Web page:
Recognition and Rewards Help Motivate and Retain Talent

Reward saintly contributions with a show of green.

March 17, 2000
Much of your corporate culture is reflected and reinforced through your compensation plan, and, more specifically, your bonus program. Traditional salary does not fully reward employee commitment. A reward system is needed to demonstrate to employees what's in it for them.

To get the best performance from employees, a significant percentage of their salary has to be in their control. At my former company, Database Technologies, 20% to 30% of compensation was based on performance, which is well above the industry average. Employees were rewarded well for their hard work, as they should be.

Having a highly variable compensation plan helped attract the best employees. Employees who looked only at salary would go elsewhere, since our base salary was below the industry average. Those looking at total compensation, however, would be attracted to Database Technologies, since it exceeded the industry average.

Employees were also compensated for intangible contributions to the company, such as teaching courses and writing white papers. All employees were rated each quarter on a scale of one to five, with five being worth an additional $2,000 per quarter.

It was important to reward employees not only for the quantity of billable hours they provided, but for the quality of their work. All clients were given satisfaction surveys to fill out. Those employees who received high marks from clients became part of the Quality Club. Each year, the entire Quality Club was invited on a company cruise. The cruise was top-shelf all the way, and talk about work was forbidden.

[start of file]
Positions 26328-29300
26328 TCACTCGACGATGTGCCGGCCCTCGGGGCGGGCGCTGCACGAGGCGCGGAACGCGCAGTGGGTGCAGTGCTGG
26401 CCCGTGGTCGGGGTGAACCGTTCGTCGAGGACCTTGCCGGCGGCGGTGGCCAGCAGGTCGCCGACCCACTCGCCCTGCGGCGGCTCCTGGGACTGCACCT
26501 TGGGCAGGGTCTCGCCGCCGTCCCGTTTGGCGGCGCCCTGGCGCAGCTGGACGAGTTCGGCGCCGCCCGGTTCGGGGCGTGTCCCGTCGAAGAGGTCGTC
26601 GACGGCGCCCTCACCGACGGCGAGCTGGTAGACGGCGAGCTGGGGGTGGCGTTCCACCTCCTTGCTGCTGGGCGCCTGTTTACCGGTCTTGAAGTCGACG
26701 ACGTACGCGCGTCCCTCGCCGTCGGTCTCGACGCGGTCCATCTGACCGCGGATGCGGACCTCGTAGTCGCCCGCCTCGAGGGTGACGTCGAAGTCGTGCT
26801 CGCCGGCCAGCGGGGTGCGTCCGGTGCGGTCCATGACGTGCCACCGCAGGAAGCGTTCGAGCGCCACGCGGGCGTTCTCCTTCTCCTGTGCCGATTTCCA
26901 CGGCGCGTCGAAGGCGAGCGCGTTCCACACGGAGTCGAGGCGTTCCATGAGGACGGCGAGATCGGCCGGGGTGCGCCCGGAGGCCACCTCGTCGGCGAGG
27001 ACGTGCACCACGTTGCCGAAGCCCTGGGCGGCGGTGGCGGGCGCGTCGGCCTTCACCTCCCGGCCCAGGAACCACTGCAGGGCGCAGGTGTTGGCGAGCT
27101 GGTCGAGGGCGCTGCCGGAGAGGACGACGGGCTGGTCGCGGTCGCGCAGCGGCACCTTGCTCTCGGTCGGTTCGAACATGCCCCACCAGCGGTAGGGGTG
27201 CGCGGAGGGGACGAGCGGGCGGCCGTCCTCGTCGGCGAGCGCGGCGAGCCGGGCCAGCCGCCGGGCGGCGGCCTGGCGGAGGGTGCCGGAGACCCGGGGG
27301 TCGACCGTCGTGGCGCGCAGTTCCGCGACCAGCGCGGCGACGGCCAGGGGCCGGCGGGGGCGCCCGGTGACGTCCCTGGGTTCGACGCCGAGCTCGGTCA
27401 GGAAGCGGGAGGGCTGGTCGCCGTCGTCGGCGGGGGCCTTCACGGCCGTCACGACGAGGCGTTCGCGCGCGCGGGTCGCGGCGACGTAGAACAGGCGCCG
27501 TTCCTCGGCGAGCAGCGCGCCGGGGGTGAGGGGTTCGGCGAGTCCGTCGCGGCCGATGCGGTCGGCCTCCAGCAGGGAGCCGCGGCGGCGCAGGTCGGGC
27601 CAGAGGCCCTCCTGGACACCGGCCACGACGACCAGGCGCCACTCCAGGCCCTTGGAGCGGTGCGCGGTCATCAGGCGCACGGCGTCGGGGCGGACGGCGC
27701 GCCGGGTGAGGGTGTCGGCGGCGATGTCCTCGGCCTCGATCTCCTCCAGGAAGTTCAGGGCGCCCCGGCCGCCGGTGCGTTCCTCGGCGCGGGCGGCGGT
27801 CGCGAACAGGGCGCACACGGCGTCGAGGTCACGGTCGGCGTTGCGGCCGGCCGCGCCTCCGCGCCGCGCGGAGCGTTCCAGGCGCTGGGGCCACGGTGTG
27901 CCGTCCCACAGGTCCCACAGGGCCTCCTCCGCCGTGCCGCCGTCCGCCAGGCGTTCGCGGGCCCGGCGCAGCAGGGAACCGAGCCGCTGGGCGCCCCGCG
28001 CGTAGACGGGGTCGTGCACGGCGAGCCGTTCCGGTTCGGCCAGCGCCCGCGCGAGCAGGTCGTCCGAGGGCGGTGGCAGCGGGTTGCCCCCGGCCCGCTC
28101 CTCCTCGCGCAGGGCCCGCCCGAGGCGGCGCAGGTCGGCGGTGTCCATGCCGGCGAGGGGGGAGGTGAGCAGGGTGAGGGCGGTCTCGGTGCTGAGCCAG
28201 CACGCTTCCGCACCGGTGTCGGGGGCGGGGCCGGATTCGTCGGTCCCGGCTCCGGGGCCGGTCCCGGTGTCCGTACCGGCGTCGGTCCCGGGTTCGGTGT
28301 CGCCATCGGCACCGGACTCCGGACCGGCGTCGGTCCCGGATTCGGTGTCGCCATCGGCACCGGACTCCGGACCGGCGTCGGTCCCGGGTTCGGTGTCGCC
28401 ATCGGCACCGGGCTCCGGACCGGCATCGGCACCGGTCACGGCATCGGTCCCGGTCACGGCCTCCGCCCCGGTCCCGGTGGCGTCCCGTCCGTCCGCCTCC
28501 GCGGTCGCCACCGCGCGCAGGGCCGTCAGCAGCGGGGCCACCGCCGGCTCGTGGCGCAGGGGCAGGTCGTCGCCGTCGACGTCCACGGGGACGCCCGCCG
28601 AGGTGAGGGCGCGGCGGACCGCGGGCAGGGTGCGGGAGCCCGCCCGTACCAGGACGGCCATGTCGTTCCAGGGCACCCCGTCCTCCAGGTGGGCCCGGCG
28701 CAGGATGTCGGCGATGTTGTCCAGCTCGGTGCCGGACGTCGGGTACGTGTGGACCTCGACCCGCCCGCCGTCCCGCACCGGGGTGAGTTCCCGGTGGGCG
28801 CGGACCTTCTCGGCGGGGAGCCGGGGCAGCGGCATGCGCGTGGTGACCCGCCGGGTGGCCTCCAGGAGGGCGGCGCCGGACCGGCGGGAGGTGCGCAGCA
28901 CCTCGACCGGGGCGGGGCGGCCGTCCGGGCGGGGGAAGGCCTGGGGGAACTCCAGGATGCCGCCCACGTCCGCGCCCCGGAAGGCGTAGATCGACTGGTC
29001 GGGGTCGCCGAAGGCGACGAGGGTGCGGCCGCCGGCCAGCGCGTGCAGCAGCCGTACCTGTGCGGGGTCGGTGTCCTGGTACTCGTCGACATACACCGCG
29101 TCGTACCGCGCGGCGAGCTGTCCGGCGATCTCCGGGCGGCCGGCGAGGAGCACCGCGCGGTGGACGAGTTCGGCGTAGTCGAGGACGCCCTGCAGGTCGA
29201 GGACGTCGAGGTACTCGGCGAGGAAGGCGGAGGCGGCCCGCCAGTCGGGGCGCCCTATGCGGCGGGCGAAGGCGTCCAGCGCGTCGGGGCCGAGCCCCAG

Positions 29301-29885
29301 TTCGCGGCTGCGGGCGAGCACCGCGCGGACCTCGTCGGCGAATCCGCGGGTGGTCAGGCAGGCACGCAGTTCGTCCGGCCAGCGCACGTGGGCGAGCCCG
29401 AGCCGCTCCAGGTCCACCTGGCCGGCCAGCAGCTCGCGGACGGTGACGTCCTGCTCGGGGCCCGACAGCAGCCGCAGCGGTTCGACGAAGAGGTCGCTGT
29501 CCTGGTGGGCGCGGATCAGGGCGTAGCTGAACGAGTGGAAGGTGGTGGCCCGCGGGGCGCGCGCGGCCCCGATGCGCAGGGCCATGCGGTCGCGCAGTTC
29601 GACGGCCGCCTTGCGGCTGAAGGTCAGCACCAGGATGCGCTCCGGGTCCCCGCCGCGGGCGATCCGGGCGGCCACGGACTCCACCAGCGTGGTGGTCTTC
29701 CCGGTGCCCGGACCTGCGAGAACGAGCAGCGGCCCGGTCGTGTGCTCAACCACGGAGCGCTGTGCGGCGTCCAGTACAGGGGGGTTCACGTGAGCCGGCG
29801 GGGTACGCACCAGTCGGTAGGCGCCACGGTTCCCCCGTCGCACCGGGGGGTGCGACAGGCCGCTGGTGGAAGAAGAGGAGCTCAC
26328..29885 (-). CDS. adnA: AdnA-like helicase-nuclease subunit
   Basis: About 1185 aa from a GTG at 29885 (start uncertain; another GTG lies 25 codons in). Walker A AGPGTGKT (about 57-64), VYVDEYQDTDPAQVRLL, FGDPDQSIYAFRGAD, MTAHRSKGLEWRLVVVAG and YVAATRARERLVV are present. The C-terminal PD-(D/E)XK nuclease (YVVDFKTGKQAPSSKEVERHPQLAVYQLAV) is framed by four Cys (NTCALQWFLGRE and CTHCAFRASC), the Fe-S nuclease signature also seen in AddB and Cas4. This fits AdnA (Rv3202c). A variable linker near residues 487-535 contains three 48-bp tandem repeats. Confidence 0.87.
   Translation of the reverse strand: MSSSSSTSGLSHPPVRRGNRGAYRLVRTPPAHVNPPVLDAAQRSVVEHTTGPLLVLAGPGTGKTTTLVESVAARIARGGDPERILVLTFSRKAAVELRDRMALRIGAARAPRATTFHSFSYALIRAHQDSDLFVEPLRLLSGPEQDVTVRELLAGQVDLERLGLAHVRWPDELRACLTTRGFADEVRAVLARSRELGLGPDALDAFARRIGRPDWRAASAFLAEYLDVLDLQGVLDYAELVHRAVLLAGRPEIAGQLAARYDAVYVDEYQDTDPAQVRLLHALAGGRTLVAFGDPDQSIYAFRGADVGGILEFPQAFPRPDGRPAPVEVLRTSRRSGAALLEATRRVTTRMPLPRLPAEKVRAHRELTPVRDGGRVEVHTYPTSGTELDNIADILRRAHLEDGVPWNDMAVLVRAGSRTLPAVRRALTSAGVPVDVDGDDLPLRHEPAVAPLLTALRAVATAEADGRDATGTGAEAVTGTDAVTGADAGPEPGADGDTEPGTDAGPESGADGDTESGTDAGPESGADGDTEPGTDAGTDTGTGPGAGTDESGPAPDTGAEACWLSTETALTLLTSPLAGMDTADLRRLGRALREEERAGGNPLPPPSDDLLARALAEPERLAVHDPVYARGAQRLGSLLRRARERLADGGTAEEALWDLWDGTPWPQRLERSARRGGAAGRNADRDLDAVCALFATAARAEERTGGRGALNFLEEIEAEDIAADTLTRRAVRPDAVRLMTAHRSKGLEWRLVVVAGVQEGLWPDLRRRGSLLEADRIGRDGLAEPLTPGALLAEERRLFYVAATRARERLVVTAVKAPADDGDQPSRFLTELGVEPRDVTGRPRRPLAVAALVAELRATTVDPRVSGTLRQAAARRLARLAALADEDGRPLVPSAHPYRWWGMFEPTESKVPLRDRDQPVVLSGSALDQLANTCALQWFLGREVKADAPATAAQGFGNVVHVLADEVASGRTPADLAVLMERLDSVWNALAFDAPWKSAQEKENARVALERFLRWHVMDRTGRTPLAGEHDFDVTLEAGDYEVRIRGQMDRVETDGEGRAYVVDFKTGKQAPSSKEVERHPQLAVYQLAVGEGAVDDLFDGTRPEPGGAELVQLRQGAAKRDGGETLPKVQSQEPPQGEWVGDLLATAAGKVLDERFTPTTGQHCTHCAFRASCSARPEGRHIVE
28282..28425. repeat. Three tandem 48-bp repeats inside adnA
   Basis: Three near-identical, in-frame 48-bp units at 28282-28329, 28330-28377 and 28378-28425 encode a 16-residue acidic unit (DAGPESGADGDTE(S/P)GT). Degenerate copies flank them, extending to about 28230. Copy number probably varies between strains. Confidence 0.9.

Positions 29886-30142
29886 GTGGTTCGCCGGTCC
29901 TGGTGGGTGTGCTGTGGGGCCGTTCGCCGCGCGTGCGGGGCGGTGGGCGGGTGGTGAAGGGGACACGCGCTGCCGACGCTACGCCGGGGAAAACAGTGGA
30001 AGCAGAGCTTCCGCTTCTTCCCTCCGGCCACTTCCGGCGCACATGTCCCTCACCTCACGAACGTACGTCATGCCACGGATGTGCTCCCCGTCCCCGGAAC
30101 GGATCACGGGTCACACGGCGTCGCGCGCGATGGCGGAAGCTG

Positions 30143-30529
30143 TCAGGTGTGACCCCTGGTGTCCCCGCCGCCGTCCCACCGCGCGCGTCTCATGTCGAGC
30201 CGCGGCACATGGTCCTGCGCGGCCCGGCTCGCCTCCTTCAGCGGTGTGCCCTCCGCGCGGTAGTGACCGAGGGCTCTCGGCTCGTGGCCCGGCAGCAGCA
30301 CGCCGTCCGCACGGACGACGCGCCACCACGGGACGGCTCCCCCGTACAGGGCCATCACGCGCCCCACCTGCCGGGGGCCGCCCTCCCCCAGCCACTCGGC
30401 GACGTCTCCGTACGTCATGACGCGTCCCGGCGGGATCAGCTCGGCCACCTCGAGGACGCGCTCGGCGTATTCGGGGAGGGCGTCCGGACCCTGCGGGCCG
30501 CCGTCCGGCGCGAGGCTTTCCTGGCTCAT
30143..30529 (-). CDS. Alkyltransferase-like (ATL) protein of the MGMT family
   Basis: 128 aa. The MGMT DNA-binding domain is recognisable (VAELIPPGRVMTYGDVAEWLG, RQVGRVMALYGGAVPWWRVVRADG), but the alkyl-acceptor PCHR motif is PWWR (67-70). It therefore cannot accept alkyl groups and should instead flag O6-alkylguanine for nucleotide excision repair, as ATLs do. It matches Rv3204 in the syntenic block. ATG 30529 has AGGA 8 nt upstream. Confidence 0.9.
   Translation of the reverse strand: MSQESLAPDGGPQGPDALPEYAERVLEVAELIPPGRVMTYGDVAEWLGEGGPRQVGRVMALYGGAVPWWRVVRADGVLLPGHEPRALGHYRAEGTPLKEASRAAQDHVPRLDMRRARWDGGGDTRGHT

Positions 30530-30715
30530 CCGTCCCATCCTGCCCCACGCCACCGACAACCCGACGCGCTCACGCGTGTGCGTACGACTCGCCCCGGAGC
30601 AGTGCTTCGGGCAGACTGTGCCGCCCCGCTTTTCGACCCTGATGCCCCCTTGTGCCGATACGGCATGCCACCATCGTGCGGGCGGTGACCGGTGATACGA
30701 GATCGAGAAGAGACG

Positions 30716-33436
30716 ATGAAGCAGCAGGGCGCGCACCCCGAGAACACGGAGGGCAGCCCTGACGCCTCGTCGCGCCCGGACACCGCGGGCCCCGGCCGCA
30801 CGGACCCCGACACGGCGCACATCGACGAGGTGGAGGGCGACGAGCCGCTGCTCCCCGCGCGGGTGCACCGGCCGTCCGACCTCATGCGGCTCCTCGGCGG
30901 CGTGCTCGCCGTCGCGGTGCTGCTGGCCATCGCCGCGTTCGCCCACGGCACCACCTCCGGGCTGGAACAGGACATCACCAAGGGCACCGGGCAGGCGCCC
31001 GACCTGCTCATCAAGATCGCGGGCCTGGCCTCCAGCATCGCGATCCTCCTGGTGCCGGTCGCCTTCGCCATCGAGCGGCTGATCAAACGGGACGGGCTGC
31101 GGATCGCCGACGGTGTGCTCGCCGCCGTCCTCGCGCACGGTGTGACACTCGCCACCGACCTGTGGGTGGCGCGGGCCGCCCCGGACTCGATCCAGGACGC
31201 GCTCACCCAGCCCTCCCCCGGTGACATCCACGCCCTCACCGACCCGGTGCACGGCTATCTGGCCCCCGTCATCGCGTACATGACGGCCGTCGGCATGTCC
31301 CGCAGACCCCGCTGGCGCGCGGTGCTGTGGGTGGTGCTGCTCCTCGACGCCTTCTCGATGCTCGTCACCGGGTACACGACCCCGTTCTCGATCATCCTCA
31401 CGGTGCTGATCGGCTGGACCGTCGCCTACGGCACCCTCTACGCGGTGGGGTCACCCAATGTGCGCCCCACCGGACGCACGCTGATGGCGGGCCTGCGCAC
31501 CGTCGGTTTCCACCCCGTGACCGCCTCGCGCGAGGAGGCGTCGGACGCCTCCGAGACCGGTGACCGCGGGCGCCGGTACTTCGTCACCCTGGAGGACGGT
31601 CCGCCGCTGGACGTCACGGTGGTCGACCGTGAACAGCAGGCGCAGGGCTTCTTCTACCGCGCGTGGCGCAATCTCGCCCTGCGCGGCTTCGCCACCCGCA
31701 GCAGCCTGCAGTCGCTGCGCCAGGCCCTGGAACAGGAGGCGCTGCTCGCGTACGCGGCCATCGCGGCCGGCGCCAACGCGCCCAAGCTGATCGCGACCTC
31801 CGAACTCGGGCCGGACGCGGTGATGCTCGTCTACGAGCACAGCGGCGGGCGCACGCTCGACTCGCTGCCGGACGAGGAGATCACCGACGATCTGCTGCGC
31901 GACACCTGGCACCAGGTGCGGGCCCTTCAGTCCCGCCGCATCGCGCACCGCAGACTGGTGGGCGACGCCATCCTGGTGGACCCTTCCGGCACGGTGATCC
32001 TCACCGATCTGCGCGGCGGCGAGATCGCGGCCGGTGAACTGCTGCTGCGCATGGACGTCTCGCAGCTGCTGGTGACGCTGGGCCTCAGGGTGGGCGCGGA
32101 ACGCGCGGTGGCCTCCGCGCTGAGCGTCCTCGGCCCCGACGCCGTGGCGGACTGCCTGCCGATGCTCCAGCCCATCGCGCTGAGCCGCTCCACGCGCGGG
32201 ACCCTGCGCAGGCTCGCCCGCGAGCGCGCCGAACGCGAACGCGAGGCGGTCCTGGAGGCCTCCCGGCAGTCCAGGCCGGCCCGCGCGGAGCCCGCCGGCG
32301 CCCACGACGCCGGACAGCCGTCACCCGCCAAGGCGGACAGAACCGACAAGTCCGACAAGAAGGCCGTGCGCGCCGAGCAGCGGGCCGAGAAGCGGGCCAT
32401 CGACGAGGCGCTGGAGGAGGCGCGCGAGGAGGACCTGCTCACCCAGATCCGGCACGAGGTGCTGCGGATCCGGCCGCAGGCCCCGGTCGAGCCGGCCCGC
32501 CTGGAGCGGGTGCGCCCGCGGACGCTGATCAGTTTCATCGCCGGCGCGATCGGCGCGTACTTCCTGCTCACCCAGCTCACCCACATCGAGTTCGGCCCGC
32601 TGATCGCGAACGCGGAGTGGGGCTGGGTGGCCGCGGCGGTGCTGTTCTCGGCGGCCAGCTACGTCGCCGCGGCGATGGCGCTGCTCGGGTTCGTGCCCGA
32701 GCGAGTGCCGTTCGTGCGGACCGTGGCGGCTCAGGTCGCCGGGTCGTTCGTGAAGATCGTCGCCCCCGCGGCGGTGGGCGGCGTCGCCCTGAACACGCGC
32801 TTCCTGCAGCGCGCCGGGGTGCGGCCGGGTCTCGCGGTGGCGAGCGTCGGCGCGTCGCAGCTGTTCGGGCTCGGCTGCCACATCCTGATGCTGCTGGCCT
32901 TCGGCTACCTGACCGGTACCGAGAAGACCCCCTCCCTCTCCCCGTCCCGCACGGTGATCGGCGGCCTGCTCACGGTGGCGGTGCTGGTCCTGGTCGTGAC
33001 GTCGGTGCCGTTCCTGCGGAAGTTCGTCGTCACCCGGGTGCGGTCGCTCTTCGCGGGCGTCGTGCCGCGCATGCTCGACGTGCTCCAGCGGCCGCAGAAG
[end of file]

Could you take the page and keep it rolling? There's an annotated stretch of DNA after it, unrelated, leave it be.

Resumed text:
Recognition should be used to complement rewards. Positive reinforcement is the most powerful and effective behavior modifier known. Every manager should know when and how to apply it. It should not be limited to job performance reviews.

When managers and employers recognize employees for the good things they do, constructive criticism about the things they do wrong will be accepted more readily. In general, I try to make four positive statements to an employee for every negative statement I make, but, of course, praise must be earned. Undeserved praise is rightly perceived as being insincere and undermines the impact of more appropriate positive reinforcement.

Rewarding employees pays dividends, and can help your company attract, motivate and retain high-quality employees.